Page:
Book Review: Fungi of Temperate Europe
Book Review: Fungi of Temperate Europe
Thomas Læssøe, Jens Petersen. 2019. Fungi of Temperate Europe (2 vols.) Princeton University Press. 1715 pages. Price: $145.00.
This two-volume set, translated from Danish, establishes a new benchmark for presentation and ease of use. The authors are well-known and widely respected mycologists. Læssøe is the author of a popular English language field guide; Petersen is author of the recent Fungal Kingdom. Their original remit was to prepare a revision of the magisterial, but out-of-print, Danmarks Svampe. However, to the benefit of all with an interest in field mycology, they convinced the publisher to expand the coverage to temperate Europe and prepare an entirely new work.
I once asked Dick Korf what was the best field guide for fungi. His answer was “the one with the most pictures”. By this criterion alone the present volumes are almost an embarrassment of riches. These two volumes present more than 7,000 photographic images and 3,000 drawings of the fungi found in most of western and central Europe, excluding alpine, sub-Arctic, and Mediterranean bioclimatic zones. The quality of the photos and their reproduction are of the highest order. Even better, the authors have developed and arranged a unique and effective series of diagnostic visual keys based on MycoKey, a system of what they call “fungal wheels”, through which the reader is easily guided to the correct genus and then to individual photos and descriptions of the species within the genus. Despite the emphasis on morphology in their arrangement and presentation of taxa, the taxonomy is current, including most revisions of polypheletic groups, and their nomenclature reflects this (although lacking in author citations). In short, it is a commendable synthesis of morphology enlightened by DNA sequencing.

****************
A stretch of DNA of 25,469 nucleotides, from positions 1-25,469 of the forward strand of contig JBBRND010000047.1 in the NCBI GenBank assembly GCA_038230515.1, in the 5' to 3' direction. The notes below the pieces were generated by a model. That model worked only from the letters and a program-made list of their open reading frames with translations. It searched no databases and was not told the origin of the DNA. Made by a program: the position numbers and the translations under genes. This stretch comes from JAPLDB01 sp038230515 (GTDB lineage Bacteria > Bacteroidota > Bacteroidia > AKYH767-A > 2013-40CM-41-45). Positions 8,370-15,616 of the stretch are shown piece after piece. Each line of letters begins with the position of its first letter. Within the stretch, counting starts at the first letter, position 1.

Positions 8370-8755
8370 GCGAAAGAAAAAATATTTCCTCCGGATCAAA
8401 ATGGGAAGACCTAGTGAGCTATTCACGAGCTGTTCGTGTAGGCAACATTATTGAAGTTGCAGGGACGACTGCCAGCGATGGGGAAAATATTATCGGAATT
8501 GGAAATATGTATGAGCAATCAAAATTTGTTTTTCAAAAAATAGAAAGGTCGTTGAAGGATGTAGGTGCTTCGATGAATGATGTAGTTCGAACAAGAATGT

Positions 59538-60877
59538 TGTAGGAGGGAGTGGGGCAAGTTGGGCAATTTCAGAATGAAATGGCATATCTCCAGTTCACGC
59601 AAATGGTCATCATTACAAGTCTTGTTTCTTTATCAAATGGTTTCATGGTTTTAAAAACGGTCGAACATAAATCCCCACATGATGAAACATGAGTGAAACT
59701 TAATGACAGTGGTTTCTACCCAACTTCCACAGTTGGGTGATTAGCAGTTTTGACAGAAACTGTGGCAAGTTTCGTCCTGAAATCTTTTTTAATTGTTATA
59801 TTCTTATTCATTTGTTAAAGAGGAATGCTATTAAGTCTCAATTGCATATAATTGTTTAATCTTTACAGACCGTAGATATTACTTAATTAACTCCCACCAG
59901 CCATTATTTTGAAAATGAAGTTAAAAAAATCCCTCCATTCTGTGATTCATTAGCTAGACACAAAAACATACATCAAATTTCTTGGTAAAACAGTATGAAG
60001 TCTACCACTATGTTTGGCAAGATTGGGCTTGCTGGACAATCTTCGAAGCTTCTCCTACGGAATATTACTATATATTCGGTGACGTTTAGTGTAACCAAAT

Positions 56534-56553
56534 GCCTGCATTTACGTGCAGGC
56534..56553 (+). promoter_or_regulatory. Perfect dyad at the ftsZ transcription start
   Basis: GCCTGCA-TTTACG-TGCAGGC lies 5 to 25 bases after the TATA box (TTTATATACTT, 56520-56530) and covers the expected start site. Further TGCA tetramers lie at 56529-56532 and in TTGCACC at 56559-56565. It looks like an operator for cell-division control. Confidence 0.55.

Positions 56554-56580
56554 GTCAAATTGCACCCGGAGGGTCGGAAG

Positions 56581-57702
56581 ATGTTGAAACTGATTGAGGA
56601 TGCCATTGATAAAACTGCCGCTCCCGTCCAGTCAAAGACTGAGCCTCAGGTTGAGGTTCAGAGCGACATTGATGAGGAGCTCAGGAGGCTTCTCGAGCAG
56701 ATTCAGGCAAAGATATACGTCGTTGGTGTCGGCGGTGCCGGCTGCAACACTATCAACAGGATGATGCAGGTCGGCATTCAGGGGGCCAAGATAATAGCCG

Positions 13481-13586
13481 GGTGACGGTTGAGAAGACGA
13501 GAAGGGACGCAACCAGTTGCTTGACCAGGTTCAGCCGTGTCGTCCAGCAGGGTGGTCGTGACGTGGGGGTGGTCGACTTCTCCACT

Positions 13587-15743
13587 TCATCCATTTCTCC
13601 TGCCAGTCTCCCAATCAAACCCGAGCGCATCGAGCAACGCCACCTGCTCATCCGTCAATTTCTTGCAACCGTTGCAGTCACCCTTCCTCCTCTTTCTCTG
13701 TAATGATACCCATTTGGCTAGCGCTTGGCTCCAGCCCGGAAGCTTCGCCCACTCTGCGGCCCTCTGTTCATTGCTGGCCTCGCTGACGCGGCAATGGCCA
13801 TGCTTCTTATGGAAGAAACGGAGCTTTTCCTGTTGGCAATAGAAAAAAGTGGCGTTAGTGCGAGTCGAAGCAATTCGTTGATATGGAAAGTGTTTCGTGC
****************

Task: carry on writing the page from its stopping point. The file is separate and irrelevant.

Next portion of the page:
The fungal wheels function as synoptic keys, clearly illustrating different macro- and micromorphological characters of sporocarps, hyphal connections, spore shape and color (Figures 1 & 2) and chemotaxonomic characteristics (only rarely illustrated but described succinctly). The coverage of the “form groups” is biased towards Agaricomycotina (1,872 species covered), as typical of the genre, but includes representative species of most operculate discomycete genera (136 species) and the more common inoperculates (257 species). A selection of common and spectacular pyrenomycetes is included (209 species). Examples of rusts, smuts, powdery mildews, Laboulbeniales, hyphomycetes, coelomycetes and slime molds are illustrated. Included in the species descriptions are notes on distribution, ecology, edibility, and toxicity. The coverage of boletes and polypores is excellent, as is that of the clavarioid fungi (excluding the highly diverse Ramaria, of which “only” 30 species are illustrated). For smaller genera of gilled agarics coverage is nearly 100%; for larger genera coverage falls off.
While certainly not a field guide as these volumes are both massive, this work will become an invaluable resource for students, teachers, aspiring naturalists, and local mycological societies. All would be well advised to know, at a minimum, where they can avail themselves of a copy, if not purchase one. This work is not a monograph and it doesn’t aspire to be one. It is an exemplary and beautifully illustrated guide to the diversity of the fungal world, at least that of temperate regions. Perhaps some consortium could produce similar volumes using the present set as models for the Neotropics, Southeast Asia, or tropical Africa.
Because nothing is perfect, I feel a need to express one, perhaps quibbling, complaint. The text is, in most cases, very precise in its application of terminology; for example, powdery mildews develop and reproduce by chasmothecia, yet the authors consistently refer to the “stems” of sporocarps, rather than calling them stipes; similarly, some fungi are described as “rooted” in a substrate. Considering how correct the authorial usage is generally, this is a bit disconcerting.